There is scheduled to be a total lunar eclipse tonight April 15. This begins a Tetrad of eclipses, four in all, over the next two years.

According to NASA:

The action starts on April 15th when the full Moon passes through the amber shadow of Earth, producing a midnight eclipse visible across North America. So begins a lunar eclipse tetrad—a series of 4 consecutive total eclipses occurring at approximately six month intervals.  The total eclipse of April 15, 2014, will be followed by another on Oct. 8, 2014, and another on April 4, 2015, and another on Sept. 28 2015.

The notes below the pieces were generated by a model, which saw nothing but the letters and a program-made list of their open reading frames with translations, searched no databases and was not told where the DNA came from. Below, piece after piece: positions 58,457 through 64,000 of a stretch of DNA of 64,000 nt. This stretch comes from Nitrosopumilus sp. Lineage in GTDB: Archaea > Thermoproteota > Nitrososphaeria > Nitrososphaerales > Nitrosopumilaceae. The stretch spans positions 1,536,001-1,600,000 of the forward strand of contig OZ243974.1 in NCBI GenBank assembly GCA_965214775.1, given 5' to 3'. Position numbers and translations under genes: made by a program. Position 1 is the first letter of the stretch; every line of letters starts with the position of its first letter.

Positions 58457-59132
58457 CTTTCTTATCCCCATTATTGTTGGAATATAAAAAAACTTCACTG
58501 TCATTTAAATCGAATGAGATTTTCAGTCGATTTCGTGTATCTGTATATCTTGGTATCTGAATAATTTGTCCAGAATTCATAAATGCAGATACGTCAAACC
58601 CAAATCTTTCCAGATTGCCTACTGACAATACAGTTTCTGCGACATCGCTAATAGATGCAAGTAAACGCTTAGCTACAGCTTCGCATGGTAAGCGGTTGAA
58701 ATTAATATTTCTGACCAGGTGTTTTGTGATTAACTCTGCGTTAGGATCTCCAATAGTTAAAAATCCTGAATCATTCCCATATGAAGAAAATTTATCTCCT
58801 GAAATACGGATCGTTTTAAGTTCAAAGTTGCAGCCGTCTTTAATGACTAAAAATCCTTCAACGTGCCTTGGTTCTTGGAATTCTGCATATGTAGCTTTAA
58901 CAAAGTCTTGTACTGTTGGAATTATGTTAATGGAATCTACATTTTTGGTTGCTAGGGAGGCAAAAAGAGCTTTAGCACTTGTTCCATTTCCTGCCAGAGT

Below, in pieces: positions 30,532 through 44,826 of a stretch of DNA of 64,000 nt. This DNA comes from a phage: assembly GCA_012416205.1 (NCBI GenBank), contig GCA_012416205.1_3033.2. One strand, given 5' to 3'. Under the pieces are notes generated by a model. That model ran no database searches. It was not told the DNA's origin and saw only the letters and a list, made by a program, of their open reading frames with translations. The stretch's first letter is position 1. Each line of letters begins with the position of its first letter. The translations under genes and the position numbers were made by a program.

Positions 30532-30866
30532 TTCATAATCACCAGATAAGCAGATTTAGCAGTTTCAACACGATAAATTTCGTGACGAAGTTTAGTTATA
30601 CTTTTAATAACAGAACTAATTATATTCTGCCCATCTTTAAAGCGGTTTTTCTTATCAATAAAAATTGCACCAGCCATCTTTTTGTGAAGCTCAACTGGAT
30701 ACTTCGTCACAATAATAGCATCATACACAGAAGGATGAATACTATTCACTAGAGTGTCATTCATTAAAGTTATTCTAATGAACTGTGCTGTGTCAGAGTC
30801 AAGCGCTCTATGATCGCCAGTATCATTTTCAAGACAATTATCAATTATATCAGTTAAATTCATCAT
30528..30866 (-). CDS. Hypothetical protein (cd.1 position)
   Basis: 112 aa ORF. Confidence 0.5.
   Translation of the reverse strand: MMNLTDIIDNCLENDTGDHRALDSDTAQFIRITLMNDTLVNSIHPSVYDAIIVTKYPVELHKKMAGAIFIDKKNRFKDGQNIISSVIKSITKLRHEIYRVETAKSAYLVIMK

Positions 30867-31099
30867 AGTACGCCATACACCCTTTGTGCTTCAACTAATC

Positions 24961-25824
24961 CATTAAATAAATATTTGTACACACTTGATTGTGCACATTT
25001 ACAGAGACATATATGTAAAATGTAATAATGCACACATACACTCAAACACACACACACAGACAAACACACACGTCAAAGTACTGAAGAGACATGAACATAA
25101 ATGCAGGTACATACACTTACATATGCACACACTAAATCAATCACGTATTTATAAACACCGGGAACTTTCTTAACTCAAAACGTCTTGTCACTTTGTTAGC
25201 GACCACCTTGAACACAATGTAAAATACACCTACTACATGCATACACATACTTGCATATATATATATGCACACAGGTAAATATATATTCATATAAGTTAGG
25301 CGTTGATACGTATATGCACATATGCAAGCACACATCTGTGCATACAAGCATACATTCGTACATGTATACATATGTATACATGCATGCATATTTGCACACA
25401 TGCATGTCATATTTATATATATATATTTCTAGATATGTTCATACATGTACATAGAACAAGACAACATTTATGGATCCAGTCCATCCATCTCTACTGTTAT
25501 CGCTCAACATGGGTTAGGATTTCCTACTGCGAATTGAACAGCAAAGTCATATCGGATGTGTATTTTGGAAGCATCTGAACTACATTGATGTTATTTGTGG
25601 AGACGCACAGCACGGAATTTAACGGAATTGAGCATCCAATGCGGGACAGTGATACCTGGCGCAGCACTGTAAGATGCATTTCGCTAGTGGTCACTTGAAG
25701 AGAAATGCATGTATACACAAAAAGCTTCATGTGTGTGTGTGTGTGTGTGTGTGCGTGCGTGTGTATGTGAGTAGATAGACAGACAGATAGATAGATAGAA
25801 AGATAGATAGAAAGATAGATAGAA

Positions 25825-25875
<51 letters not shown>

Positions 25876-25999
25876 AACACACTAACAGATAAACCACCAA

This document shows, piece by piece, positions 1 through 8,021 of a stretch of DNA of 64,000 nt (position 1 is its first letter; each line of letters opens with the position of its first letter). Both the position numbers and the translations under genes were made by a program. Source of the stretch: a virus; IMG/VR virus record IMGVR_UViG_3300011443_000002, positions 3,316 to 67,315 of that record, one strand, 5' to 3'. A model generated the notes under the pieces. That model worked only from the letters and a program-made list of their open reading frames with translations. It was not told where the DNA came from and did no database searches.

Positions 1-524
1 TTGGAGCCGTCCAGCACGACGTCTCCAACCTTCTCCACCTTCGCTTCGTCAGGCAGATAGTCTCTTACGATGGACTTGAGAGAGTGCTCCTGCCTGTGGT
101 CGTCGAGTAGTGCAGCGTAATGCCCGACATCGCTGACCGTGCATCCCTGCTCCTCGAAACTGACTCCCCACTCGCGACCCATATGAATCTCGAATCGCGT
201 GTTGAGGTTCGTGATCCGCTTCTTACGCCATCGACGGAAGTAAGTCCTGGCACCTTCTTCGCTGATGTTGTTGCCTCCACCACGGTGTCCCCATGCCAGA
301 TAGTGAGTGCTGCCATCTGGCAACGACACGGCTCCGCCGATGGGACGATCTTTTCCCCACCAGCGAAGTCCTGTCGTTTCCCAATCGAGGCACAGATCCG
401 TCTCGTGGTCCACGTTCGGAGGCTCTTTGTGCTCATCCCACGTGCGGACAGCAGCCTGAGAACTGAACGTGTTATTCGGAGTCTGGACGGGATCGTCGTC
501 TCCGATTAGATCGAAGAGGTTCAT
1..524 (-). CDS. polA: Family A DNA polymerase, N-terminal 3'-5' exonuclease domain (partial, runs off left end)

Weather permitting, the Tetrad should be visible to most, if not all of the United States.

Tonight's eclipse begins at 1 AM Central time when the edge of the Moon first enters the amber core of Earth’s shadow. Totality should occur around 2 o’clock in the morning CDT. Weather permitting, the red Moon will be easy to see across the entirety of North America.

A visit to the NASA Web site will give you details about the different types of eclipses, plus a video that shows what will happen and why the lunar eclipse is red.

I will try to be up for this. Will you?